Q When the book ends, Hugo's post-war life is just beginning. So I'm wondering: Do you have high hopes for Hugo? Do you see his future being similar to yours? A Look, he took in a lot, a lot of darkness, a lot of things that he didn't understand at all. He's sensitive, to his own soul and to that of Mariana. He spent time in the brothel and he heard things he didn't hear at home, about religious beliefs. There's a lot of prayer there, and requests for forgiveness, even though it's supposed to be a "house of sin."

Q You are not certainly not judgmental of your characters. In many senses, there is something holy about these women. A No, I'm not judgmental. I don't judge people. But I think it has to be said: These women, who are seen as an "underworld," they're the ones who saved Hugo.

Q During most of the story, for about a year and a half, Hugo is living in a closet, and can only partially take in what is going on. Did you mean the closet in a metaphorical sense? A No, the closet is not a metaphor, it's life. He's hungry, he's thirsty for love. A lot surrounds him, and he doesn't understand it. But he has sharp senses. And what he doesn't understand, he has to guess about.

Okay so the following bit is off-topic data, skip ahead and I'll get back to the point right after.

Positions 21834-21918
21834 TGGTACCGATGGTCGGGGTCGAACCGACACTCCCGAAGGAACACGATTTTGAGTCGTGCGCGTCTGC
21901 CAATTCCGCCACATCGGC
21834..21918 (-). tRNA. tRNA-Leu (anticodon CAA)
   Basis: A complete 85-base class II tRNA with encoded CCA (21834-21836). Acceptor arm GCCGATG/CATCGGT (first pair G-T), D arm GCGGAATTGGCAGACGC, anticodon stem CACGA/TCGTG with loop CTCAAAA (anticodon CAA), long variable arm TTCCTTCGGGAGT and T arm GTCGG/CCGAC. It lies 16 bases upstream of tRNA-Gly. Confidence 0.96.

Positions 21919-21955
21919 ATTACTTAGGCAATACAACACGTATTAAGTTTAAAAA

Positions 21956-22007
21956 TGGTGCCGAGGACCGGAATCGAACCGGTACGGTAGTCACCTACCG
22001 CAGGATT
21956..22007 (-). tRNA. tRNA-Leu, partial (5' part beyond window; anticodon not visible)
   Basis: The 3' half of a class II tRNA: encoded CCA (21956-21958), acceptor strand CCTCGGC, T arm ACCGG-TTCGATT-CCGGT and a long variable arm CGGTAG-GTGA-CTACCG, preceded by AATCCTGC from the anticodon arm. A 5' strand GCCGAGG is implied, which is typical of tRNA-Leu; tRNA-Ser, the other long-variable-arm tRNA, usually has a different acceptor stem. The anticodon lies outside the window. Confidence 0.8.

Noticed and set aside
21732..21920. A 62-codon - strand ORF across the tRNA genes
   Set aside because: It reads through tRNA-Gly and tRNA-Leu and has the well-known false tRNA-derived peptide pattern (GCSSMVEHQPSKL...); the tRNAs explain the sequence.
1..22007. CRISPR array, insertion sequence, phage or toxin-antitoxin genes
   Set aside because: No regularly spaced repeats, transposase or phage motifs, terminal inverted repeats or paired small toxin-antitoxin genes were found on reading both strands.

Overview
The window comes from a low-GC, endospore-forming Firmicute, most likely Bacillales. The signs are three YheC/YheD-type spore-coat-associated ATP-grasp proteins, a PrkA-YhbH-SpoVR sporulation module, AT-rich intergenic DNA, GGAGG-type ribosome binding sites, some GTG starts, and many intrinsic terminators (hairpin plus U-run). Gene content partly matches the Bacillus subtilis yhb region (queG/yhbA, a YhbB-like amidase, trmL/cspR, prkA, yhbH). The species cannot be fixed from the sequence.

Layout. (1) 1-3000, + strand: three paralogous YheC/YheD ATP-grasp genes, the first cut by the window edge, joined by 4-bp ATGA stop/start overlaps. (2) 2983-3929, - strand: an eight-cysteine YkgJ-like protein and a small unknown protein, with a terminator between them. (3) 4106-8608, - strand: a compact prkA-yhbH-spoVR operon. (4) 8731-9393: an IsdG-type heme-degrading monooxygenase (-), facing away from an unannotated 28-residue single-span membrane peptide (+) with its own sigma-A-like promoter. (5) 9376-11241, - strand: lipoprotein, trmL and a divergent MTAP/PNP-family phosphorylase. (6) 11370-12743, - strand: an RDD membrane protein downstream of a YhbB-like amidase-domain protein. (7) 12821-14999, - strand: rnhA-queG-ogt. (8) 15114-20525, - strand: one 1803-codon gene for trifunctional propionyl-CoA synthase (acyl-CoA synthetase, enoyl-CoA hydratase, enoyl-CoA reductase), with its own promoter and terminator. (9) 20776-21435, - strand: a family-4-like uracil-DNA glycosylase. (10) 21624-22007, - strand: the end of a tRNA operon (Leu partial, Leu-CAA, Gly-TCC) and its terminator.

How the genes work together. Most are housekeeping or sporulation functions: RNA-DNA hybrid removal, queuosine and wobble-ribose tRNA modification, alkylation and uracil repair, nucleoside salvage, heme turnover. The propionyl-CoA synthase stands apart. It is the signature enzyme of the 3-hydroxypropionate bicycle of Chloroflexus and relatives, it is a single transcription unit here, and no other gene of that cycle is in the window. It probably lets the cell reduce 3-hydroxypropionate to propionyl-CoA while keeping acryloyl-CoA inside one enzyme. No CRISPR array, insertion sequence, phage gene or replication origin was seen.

Q Have you ever felt that you have exhausted this subject or period -- the period of the Holocaust -- or that you might want to write about another period of your life? A I write about ideas. It's not memoir, it's not history, it's not psychology, it's about the human being in the world, all of the good and the bad that a person encounters in life. This is what I have written 40 books about. I have written books that take place in Israel, and I have written about other periods, not just about the period of the war. Also about other times in Jewish history. I don't write history, or memoirs of the Holocaust. Of course, in the Holocaust, many horrible things happened. So many "interesting" things. Take the case of a boy living with a prostitute. This doesn't happen every day. And if I myself hadn't lived with a prostitute, I couldn't have written the book. Things like this couldn't have happened in regular times.

Q If it were within your power to exchange your life for one in which you did not go through the Holocaust, would you? A With all the tragedy, I would not exchange my life for another one. It's part of me. I felt this as a child, already back then.